• Linklater's genuine regard for his characters and fidelity to his setting are his strongest directorial traits.

    Mar 5, 2002 | Rating: 3.5/4 | Full Review…

Audience Reviews for The Newton Boys

  • Mar 17, 2016
    Early in his career, director Richard Linklater crafted this true story about brothers who rob banks and trains back in the 1920's. For Richard Linklater, who is best known for his slow character dramas, this felt like one of his weaker efforts to say the least. Starring Matthew McConaughey, Ethan Hawke, and Vincent D'Onofrio as the most notable leads, this film follows these brothers from town to town as they try to stay hidden while increasing their loot. With love, lust, and bad decisions, this film has many elements that would make for a great film. Is this a great film? Sadly no, but it does have promise, and that is what I am going to talk about here. "The Newton Boys" helms a very lengthy script, not that it is too long, but the slow pace makes the film feel much longer than it's two hour run time. That being said, films can still be great when that happens, they just have to have exciting sequences and relatable characters to back it up. For the most part, it does have that, due to it's likeable cast and intriguing story. These men never kill and that is what humanizes this story. I loved watching portions of this film, mainly due to the banter written by Linklater, but in the end, it is a very forgettable picture that seems too caught up in it's characters, rather than the way it affects the towns they harm. In the end, I enjoyed watching this film for what it was, but I think a property like this could have been better in different hands.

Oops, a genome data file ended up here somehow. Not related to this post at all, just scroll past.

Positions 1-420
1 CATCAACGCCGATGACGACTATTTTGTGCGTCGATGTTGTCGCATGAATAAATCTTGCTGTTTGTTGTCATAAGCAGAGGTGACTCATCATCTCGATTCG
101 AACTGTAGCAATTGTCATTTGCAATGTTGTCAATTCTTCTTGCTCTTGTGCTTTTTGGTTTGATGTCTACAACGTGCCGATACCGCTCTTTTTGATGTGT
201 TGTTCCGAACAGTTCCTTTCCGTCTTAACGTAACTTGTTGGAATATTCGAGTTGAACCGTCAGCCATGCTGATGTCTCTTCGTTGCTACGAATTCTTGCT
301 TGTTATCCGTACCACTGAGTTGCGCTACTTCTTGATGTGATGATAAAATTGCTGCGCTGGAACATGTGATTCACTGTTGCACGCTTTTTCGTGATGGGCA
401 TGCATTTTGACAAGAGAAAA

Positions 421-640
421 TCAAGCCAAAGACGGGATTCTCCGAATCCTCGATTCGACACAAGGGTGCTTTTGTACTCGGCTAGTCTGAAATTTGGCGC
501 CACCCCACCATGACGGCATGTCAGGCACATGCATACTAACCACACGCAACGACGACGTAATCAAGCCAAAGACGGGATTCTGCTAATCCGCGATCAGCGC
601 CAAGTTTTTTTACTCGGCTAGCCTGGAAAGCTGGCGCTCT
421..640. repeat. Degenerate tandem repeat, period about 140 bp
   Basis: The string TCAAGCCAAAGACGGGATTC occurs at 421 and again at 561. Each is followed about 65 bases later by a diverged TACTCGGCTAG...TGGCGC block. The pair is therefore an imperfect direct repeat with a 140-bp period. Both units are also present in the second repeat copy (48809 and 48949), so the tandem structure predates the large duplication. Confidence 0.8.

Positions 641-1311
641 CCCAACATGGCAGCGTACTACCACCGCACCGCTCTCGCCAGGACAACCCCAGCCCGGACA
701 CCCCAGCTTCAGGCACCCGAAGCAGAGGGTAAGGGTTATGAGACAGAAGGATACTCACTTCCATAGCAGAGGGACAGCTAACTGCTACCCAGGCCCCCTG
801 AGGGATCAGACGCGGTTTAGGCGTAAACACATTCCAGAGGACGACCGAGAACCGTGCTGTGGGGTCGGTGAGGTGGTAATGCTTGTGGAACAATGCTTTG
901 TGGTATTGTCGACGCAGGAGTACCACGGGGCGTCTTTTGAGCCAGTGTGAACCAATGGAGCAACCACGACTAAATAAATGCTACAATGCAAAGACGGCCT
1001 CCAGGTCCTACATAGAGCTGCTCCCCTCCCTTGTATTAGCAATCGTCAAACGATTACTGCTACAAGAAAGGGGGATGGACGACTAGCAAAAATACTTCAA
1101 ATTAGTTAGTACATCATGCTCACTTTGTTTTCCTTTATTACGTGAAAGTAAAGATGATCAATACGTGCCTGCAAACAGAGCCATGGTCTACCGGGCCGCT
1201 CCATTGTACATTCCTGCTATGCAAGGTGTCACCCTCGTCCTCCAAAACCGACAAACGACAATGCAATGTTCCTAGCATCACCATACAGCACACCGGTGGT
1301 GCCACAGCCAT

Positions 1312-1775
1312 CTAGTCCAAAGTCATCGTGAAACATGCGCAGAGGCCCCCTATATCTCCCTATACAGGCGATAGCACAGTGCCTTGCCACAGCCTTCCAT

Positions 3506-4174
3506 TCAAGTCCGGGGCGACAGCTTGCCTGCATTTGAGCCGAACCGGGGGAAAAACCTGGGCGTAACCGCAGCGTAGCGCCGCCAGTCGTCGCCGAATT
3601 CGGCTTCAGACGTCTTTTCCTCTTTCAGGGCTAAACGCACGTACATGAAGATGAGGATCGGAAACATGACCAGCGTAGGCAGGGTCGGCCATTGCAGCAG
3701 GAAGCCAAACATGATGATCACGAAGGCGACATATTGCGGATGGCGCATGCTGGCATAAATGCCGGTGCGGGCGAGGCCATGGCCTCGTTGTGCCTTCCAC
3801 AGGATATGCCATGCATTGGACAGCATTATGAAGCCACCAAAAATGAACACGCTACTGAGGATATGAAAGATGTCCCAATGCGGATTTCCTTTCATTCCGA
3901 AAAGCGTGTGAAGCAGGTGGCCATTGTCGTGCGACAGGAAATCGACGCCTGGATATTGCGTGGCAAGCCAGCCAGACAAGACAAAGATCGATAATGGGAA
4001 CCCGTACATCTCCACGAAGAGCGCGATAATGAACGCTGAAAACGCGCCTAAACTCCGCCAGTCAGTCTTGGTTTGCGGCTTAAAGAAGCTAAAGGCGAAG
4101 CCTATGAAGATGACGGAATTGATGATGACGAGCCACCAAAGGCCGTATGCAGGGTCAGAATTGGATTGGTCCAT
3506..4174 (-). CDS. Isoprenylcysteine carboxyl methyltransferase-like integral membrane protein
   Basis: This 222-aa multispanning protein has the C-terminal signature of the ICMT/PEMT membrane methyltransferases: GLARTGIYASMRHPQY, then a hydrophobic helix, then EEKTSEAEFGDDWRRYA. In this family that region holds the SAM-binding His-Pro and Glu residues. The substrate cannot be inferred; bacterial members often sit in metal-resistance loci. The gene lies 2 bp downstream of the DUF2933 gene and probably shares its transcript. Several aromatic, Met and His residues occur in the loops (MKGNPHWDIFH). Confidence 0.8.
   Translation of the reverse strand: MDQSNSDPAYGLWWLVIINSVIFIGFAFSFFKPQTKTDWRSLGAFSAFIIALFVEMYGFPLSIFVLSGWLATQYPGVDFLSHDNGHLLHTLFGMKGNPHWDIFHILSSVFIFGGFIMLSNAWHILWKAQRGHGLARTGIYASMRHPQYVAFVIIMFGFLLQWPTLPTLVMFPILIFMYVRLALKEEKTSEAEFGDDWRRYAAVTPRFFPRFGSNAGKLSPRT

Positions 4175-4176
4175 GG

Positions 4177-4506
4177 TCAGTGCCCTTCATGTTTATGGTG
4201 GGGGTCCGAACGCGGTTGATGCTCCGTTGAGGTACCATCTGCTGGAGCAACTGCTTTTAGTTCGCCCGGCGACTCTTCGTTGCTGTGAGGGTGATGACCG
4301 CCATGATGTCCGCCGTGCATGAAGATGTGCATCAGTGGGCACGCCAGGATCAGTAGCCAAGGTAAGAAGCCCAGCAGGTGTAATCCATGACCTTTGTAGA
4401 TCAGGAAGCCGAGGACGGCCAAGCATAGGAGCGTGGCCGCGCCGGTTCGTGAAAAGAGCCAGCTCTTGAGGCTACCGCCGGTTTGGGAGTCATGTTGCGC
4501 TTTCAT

KJ P Super Reviewer
  • Apr 24, 2014